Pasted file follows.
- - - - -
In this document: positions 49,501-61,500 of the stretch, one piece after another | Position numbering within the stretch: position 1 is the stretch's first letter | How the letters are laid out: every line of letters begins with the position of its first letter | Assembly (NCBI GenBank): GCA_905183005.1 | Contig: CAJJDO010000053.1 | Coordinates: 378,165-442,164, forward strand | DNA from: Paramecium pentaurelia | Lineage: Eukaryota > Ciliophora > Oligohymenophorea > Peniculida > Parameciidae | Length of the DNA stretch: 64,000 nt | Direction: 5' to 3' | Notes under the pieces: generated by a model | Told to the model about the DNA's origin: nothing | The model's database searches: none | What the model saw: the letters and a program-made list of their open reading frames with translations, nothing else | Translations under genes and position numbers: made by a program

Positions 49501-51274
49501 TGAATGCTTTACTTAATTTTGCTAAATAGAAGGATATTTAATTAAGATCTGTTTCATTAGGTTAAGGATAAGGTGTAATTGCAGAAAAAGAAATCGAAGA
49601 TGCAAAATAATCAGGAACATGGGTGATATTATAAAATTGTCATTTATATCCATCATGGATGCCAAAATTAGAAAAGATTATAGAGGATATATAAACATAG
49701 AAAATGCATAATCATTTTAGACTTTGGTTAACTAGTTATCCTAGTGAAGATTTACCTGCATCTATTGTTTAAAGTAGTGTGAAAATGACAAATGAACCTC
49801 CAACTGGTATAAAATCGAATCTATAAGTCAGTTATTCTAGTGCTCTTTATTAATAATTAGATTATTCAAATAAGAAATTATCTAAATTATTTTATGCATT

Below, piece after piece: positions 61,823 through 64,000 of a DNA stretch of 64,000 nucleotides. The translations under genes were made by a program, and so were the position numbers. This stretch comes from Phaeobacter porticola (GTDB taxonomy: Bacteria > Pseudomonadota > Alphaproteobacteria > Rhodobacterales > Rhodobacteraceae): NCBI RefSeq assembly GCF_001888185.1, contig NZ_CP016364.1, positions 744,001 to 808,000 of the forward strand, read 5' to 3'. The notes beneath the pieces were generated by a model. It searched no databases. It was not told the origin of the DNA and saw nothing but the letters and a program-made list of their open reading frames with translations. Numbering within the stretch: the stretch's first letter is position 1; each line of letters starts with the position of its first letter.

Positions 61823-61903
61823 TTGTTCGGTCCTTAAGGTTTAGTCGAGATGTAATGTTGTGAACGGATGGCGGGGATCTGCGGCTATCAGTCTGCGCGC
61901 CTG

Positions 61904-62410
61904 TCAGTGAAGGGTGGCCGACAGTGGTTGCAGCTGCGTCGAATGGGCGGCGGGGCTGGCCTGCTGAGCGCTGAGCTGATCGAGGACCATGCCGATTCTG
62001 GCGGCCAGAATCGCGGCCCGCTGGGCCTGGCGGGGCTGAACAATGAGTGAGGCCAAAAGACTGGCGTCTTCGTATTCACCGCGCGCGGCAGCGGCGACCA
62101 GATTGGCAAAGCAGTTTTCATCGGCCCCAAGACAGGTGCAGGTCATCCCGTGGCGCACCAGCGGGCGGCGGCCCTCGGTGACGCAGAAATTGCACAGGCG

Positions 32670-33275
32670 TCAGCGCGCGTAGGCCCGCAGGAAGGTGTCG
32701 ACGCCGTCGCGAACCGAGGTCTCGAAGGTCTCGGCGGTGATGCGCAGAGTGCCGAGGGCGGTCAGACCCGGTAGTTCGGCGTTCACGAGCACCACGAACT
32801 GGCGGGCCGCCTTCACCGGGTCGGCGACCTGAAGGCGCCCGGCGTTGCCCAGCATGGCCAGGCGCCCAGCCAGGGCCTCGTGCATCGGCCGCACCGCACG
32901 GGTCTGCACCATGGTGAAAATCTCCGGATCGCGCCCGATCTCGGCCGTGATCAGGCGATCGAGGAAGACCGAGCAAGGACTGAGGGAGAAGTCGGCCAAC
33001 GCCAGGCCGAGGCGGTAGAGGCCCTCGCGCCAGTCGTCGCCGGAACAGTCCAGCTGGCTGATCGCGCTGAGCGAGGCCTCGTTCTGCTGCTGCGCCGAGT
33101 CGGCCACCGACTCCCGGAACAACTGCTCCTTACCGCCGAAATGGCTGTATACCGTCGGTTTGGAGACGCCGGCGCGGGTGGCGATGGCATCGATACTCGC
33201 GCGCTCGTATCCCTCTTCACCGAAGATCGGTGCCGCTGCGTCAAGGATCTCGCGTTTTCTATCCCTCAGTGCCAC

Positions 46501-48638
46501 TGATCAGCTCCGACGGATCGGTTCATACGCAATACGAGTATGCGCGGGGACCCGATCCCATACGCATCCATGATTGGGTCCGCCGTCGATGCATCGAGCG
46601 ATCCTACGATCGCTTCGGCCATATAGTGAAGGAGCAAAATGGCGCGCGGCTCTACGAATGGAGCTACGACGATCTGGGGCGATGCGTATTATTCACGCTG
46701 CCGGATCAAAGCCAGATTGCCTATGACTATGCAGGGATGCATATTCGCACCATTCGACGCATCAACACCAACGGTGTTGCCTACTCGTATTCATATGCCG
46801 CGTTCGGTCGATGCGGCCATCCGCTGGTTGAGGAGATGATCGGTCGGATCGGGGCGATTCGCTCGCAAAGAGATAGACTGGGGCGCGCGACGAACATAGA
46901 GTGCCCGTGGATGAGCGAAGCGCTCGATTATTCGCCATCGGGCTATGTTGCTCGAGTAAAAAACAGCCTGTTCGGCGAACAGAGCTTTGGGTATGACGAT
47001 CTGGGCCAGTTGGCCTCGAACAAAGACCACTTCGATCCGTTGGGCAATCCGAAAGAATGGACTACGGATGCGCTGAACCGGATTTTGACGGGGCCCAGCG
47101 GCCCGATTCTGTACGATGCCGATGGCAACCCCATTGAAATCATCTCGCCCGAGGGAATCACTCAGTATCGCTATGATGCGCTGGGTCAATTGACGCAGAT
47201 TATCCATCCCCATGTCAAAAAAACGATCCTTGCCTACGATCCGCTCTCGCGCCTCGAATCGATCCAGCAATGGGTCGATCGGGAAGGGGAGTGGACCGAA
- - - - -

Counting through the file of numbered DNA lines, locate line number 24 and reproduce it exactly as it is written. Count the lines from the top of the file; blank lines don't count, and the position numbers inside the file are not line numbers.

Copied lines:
46501 TGATCAGCTCCGACGGATCGGTTCATACGCAATACGAGTATGCGCGGGGACCCGATCCCATACGCATCCATGATTGGGTCCGCCGTCGATGCATCGAGCG